Marian Schmidt is mainly known as a figurative photographer, but his latest images break away from this principle. They are rather abstract, symbolic, enigmatic.
He is a representative of humanistic photography. He traveled in many corners around the world photographing people, concentrating on expressing their emotional experiences. At the same time, he managed to express his own state of mind. He claims that photographs will not be at a high level, if the photographer himself, while taking pictures, does not achieve an inner calm, a silence of the mind, a state of contemplation.
Schmidt studied several branches of science and art. He was greatly influenced by his studies of phenomenology of music with the Romanian conductor Sergiu Celibidache, and also by his own research in mathematics at Brandeis University, near Boston, where he received his Ph.D. Of unusual importance to his formation were also a sojourn with the Indian sage Jiddu Krishnamurti and a thorough reading of Hermann Hesse’s writings. All of these experiences inspired him to seek truth instead of only beauty in art and lead him to abstract photography. According to Celibidache, beauty in art is only a bait. But are Schmidt’s new photographs just abstractions? What is hidden behind those enigmatic images?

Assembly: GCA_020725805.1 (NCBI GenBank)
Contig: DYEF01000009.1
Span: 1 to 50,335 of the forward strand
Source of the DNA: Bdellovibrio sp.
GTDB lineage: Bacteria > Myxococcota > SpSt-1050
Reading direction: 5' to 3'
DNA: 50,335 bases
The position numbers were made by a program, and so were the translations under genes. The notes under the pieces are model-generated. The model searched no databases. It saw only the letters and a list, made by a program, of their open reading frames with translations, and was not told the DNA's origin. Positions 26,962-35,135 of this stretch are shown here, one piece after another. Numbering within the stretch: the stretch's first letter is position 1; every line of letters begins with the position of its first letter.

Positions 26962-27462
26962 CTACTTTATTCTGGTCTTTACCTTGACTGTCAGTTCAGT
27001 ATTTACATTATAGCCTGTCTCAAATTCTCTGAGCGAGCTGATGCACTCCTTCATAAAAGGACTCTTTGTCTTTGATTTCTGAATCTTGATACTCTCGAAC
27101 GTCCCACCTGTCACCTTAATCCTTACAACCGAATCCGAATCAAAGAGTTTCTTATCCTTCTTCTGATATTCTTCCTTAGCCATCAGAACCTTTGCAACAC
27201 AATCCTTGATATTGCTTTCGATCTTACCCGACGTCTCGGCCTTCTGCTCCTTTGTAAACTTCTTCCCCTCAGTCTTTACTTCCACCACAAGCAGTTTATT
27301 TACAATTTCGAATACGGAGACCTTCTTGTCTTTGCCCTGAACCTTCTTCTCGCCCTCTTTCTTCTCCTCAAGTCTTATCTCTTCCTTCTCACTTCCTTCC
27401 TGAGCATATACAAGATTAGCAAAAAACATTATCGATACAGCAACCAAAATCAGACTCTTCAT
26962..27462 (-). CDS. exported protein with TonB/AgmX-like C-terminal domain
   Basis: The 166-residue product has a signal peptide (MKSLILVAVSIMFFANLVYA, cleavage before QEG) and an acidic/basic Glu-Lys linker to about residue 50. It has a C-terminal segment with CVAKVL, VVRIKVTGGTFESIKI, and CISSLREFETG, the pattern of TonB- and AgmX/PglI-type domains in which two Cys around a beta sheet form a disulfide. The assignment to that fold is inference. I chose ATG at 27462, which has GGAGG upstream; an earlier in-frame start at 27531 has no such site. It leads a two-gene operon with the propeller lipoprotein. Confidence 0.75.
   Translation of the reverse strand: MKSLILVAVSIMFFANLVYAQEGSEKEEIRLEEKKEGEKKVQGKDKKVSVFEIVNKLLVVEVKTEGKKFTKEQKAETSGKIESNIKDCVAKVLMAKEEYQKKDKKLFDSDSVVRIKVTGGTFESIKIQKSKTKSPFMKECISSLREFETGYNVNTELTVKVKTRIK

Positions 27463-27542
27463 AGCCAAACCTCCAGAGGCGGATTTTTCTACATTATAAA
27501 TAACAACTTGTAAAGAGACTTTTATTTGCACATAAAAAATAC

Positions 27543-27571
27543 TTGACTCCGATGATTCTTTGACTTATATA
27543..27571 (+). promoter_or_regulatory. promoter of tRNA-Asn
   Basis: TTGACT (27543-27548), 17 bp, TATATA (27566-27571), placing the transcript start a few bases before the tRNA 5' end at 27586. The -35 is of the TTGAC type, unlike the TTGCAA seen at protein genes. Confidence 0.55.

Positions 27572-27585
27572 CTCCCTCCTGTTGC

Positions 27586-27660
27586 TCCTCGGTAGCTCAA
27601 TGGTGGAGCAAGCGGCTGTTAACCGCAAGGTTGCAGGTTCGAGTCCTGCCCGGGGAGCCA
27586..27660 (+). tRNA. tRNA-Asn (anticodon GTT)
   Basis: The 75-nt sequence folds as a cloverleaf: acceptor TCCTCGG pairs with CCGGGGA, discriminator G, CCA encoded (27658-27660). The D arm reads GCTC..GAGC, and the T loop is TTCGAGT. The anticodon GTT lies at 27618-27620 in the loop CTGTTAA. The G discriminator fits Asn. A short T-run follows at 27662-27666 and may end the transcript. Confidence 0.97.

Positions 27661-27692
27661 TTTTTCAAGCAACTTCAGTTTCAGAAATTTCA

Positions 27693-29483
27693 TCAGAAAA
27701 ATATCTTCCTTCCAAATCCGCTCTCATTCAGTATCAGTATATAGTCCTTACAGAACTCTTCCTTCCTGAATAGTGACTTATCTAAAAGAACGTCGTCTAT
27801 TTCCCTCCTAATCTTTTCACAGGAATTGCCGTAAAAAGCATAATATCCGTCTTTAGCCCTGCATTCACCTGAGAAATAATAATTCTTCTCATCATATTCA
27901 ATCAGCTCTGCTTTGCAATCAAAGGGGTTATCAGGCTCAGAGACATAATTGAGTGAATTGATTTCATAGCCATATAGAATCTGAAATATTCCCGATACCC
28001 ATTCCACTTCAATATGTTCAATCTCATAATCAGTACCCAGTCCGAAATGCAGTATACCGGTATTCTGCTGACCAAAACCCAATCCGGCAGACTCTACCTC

Marian Schmidt photographs stones, rocks, gravestones, close-ups of trees, which through his lens acquire an additional meaning, a higher dimension. He acknowledges the influence of American photographers Alfred Stieglitz, Edward Weston, Minor White and the latter’s student Paul Caponigro. Their aim was to find the unusual in what is apparently usual, the sacred in the profane. According to Stieglitz and White, photography should be a mirror of the photographer’s soul. Schmidt has his own way of observing and does it with special care. In his abstract fragments of reality, it is possible to see human figures and even find stories. Some of his images recall subtle Far Eastern paintings.
Schmidt has created his own version of the Zone System, a technique of exposing and developing negatives which opens new horizons in photography. It allows to change the tonal values of subjects found in reality, in such a way as to make them look unreal, mysterious and at the same time excite our imagination. Such photographs demand in their perception a greater effort and concentration from the public. They may be road signs leading us to a subtle world of sensitivity.